One significant concern is the potential for misalignment between our biological clocks and social schedules which could lead to what scientists call ‘social jetlag’. This term refers to the difference in timing between our natural circadian rhythm (our “biological clock”) and the schedule imposed upon us by societal obligations such as work or school hours. For instance, if you meditate late into the night, your body may start associating those times with wakefulness instead of sleepiness.

Risk of Insomnia
Risk of Insomnia

• Try meditating earlier in the evening: Instead of meditating right before bed, you might find it beneficial to practice your meditation routine earlier in the evening. This allows your mind ample time to transition from a heightened state of alertness to a more relaxed state suitable for sleep.

• Choose calming techniques: Opt for meditation techniques that promote relaxation and calmness. Techniques such as progressive muscle relaxation or guided imagery can help reduce anxiety and prepare your body for restful sleep.

• Limit the focus on distressing topics: If certain thoughts or emotions arise during meditation that cause stress or anxiety, try redirecting your attention towards more peaceful and relaxing subjects.

• Practice good sleep hygiene: Ensure you’re maintaining an optimal environment for quality sleep – this includes keeping a regular bedtime schedule, ensuring your bedroom is dark and quiet at night, avoiding caffeine close to bedtime, etc.


• Meditation is not a ‘one-size-fits-all’ solution
• Individual responses vary greatly depending on several factors
• Adjustments may be necessary over time as circumstances change

How Night-time Meditation Affects Stress Levels

Night-time meditation has been linked to a significant reduction in stress levels.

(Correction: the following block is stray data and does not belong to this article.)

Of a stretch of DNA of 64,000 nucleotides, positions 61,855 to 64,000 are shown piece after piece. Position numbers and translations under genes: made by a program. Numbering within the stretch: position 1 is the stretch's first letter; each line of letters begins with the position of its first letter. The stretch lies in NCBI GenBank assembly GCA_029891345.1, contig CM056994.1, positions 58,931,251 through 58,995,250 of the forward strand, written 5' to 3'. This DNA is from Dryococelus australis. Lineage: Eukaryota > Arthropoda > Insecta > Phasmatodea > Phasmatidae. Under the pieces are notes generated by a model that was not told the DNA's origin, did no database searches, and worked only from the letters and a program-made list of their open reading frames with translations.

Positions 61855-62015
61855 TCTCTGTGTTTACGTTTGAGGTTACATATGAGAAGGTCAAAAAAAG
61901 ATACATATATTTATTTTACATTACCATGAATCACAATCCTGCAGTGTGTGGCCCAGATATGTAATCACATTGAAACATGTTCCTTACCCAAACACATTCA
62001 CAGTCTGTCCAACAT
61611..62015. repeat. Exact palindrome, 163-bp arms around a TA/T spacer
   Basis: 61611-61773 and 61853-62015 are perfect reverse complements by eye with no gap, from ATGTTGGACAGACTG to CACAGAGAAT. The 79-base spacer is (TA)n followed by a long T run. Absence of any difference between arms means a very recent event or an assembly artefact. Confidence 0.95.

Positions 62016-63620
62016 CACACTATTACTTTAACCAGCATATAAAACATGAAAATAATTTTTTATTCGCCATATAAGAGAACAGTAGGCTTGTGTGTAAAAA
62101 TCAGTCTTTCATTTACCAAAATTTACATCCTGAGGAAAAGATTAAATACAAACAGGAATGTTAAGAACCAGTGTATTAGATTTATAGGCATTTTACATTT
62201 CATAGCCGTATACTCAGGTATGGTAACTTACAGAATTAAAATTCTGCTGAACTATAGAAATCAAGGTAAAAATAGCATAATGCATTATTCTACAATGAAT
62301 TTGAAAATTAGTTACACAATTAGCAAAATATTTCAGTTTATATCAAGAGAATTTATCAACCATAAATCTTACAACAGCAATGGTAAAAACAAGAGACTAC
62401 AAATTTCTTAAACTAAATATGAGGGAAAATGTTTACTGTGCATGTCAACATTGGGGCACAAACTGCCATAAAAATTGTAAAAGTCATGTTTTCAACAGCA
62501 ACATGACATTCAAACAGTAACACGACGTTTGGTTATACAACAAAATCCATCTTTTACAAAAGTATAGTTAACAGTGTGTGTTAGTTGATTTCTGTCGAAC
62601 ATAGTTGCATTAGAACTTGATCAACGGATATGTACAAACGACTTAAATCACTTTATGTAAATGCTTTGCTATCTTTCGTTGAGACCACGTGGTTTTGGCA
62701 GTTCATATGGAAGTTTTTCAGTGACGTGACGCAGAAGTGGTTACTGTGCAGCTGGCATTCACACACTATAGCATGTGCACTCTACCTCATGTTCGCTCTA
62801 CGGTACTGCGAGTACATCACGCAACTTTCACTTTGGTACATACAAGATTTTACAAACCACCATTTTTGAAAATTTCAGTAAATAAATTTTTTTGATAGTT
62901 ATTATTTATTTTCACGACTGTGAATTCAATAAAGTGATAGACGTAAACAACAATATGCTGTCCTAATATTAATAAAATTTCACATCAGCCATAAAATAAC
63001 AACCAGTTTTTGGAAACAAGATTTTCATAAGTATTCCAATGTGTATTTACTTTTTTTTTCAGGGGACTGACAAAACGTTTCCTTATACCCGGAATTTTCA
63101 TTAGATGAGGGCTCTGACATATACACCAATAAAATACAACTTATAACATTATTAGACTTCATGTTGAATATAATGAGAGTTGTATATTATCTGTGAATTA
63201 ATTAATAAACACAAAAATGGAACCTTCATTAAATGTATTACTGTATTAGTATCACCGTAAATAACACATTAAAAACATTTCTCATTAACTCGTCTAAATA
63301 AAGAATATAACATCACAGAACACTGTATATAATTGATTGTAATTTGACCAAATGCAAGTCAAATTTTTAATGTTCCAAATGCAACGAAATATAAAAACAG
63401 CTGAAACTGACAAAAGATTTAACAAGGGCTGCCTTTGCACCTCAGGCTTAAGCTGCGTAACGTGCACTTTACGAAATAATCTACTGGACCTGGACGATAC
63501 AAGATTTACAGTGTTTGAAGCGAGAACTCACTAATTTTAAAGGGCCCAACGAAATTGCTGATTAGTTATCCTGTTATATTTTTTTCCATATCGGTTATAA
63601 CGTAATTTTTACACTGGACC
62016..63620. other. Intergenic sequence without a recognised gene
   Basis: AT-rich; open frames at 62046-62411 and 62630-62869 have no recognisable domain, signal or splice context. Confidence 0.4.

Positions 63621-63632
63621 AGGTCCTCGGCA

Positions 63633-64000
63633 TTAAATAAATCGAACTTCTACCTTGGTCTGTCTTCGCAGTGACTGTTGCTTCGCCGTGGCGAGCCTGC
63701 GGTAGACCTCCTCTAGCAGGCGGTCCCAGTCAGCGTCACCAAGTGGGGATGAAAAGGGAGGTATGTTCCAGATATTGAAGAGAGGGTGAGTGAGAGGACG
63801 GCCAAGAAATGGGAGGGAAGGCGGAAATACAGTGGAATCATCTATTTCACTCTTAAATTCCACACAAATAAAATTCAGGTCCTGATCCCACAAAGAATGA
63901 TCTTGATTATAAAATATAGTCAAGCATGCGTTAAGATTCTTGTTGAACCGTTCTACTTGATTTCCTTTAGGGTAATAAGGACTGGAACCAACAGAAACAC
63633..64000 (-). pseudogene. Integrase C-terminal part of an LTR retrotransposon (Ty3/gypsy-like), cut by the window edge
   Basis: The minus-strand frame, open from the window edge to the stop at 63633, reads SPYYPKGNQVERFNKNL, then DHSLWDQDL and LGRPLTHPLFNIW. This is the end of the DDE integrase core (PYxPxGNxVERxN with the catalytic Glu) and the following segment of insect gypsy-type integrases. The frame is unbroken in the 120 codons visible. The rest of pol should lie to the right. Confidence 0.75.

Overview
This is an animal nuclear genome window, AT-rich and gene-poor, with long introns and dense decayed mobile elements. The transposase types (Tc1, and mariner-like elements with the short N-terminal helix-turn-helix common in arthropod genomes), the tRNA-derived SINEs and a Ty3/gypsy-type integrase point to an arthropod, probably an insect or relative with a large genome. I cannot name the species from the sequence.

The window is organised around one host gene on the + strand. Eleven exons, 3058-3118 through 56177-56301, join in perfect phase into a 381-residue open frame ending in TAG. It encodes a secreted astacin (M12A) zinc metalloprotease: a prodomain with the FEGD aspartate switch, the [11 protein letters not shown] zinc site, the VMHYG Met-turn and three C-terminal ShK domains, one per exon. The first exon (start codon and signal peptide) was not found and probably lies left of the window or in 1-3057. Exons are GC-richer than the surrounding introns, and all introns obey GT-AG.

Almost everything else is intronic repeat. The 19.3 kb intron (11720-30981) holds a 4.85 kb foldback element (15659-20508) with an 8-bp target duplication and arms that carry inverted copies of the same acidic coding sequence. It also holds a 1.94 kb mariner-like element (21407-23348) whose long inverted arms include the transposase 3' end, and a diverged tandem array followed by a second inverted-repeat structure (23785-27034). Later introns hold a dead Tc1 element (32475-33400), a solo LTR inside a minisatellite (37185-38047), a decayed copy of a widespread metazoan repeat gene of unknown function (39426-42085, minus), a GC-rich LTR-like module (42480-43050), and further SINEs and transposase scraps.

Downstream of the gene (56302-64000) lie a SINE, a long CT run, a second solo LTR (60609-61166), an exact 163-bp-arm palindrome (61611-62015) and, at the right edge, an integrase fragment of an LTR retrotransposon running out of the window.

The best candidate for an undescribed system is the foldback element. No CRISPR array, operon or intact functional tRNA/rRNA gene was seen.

This is primarily due to the calming effect that meditation has on the mind and body.

When an individual meditates, they focus their attention and eliminate the stream of jumbled thoughts crowding their mind, which may be causing stress. Thus, engaging in this practice before bedtime can help clear mental clutter, promoting relaxation and reducing feelings of anxiety.

Moreover, scientific research supports these claims by showing how night-time meditation affects cortisol production – a hormone directly related to stress.
Studies have found that consistent meditative practices can reduce cortisol levels in individuals experiencing high-stress situations or environments.

By lowering these hormones before sleep through meditation, one not only improves their chance of achieving restful sleep but also mitigates the harmful effects prolonged exposure to stress hormones can have on overall health.

Balancing Meditation with Night-time Activities

Meditation, while beneficial, should not overshadow other essential night-time activities. It’s crucial to strike a balance between meditation and tasks such as preparing meals, cleaning up the house, spending time with family, or reading before bed. This balance ensures that you are not overwhelmed by trying to cram too much into your evening routine.

Night-time Activities
Night-time Activities

Even though this is why you should not meditate at night, one of the most effective ways to avoid this is by setting aside specific times for each activity. For instance, you could meditate right after dinner when your mind is still active and alert.

Following this with lighter activities like reading or watching TV can help ease your transition into sleep mode.
Alternatively, if you find that meditation relaxes you and prepares you for sleep better than any other activity does, consider scheduling it closer to bedtime.

Lost Yogi